One of the greatest masters of We cannot enter into any dis- style who has ever employed Engcussion, which might be invidi- lish speech, and who has employed ous, of the existing novelists of the it beautifully, worthily, with a day. The above have all concluded thousand touches that go to the their work. They are from begin- heart, though with some which ning to end of Queen Victoria's tempt a smile, and some which reign, and their fame is of her day. have the gift to enrage the adver

One other development of liter- sary, he is still exercising that ature we must mention ere we gift, with perhaps something of an close. It is that of criticism, espe- old man's garrulity, and an extreme cially the criticism of art, and of gentle egotism which requires most especially the criticism of one much tenderness on the part of who will interest posterity perhaps the reader. But the tenderness as much as any of the greatest happily exists, and this most fanci



ful of old men eloquent does not somewhat sacrificed for an inadeappeal to it in vain.

quate end. Space fails us to record as we And in her Majesty's reign there ought the wonderful development has arisen a genial power, a merry of journalism and periodical writ- moralist who has whipped us many ing of all kinds which has taken a rascal off the scene, and laughed place within these fifty years. down many a folly, and jeered imThe petty newspaper of the pro- partially at all political parties, vincial town, which Dickens made and at the pets of fashion, and at fun of at the beginning of the half- the heroes of the crowd-but never century, has dropped away into the failed, amid all its quips and jests, obscurest regions, and half-a-dozen to give honour to the worthy, and ambitious and influential organs of never at the noisiest of its mirth opinion have sprung up into its mocked at goodness, or suggested place. In London itself what a any unclean thing or thought. difference! Those correspondents We are proud to think that though that dart across the world at a he has had many imitators, and moment's notice to supply our every foreign capital has something breakfast - tables with the latest after his model, only within our intelligence, sometimes by incred- own island could Mr Punch be ible feats of horsemanship, some- what he is. times at the risk of their lives, We have crowded into these had no existence in those peaceful pages as complete a survey as posdays—in which, by the way, there sible of the literature of Queen existed no telegraph to convey Victoria's reign. Our Royal Mistheir messages ; and, we might tress has as much honour of her add_which is for us a less cheerful subjects in this way as any monaspect of the subject—no wars to arch that ever sat on the throne report upon ! The develɔpment of Great Britain before her. And of the newspaper, and of the pro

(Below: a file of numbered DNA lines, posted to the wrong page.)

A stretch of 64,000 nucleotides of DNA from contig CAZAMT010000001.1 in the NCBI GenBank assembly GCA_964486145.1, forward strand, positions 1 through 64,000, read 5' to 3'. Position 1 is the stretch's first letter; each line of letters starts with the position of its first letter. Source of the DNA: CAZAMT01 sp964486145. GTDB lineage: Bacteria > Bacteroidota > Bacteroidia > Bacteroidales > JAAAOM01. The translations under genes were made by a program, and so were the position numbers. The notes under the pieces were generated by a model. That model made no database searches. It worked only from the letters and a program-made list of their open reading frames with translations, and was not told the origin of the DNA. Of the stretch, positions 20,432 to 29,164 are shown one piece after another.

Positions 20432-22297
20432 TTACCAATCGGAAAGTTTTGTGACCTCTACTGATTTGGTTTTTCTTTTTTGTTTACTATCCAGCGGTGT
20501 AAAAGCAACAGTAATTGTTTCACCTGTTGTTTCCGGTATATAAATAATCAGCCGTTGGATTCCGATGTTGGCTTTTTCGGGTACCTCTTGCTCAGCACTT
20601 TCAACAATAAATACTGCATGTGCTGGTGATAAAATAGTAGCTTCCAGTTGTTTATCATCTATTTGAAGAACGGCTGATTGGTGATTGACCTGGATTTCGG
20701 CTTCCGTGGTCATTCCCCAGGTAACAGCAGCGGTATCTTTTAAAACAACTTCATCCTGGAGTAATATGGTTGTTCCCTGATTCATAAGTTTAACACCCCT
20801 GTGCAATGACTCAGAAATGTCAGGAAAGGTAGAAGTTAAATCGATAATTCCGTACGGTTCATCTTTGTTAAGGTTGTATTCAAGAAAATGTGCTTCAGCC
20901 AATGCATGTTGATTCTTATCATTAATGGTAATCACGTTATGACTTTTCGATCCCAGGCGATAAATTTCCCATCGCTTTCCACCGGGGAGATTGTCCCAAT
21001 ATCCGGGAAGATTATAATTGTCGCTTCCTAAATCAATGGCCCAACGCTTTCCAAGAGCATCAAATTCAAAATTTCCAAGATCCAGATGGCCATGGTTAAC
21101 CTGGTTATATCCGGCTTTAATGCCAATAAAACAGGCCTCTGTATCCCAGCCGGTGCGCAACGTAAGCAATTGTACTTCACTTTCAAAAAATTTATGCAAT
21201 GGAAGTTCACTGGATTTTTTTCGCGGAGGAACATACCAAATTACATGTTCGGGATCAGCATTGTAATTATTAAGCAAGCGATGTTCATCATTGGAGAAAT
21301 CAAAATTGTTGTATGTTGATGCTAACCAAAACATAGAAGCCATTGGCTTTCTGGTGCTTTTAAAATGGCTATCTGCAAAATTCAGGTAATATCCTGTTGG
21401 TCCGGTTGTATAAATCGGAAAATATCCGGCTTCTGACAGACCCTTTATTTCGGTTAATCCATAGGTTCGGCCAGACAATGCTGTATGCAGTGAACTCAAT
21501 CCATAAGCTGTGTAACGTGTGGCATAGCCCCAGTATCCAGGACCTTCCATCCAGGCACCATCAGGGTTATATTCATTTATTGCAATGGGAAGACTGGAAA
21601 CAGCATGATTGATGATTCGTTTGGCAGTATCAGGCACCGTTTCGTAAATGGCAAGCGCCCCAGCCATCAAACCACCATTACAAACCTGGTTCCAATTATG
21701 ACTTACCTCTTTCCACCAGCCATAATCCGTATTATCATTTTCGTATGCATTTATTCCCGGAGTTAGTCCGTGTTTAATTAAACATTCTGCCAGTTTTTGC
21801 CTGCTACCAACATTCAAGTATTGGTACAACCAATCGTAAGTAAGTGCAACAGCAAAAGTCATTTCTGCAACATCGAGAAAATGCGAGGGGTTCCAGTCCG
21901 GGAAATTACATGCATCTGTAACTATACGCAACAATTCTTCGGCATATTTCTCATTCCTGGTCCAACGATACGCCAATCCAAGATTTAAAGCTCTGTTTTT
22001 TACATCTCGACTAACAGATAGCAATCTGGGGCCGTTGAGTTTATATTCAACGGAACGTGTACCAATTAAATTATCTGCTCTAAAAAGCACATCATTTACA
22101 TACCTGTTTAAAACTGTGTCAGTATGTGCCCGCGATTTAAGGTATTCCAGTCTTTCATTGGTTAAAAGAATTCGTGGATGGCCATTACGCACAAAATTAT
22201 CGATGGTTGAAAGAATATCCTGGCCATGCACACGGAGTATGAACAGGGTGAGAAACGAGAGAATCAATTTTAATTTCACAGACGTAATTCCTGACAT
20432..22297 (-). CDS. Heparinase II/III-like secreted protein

let us

not forget that to this fession of journalism, is indeed abundant and noble literature the subject enough for as many pages Queen has added certain sketches as we have to devote to literature of her own which will not be in general. And it is possible the least sought after by posterthat, did we enter into the subject, ity, and upon which some histowe should have something more to rian of the future will no doubt say than admiration and wonder. seize with enthusiasm, making out It is a very responsible and dan- from them, like a new Macaulay, gerous business to prepare in haste, a portrait which will be very deas must be done, a facile literature lightful to the imagination,—the of every day, so abundant in quan- portrait of an ingenious and charmtity as to make a recognisable

recognisable ing sensibility and womanly sweetclaim upon the time of those who ness, which with all the force of feel bound to keep up with the contrast will shine the more from opinions and sentiments of the amid the splendour of a throne; day. To many such it becomes but which will not, as we know, more and more all the literature do justice to the admirable good they can attain, and this is not a sense, the great experience, and very comfortable outlook. But all the statesmanlike endowments the level of good writing in the which fifty years of devoted work newspapers is on the whole high, and ceaseless interest in all the and represents a large amount of concerns of her people have refined fine intellect and good training, and developed in our Queen.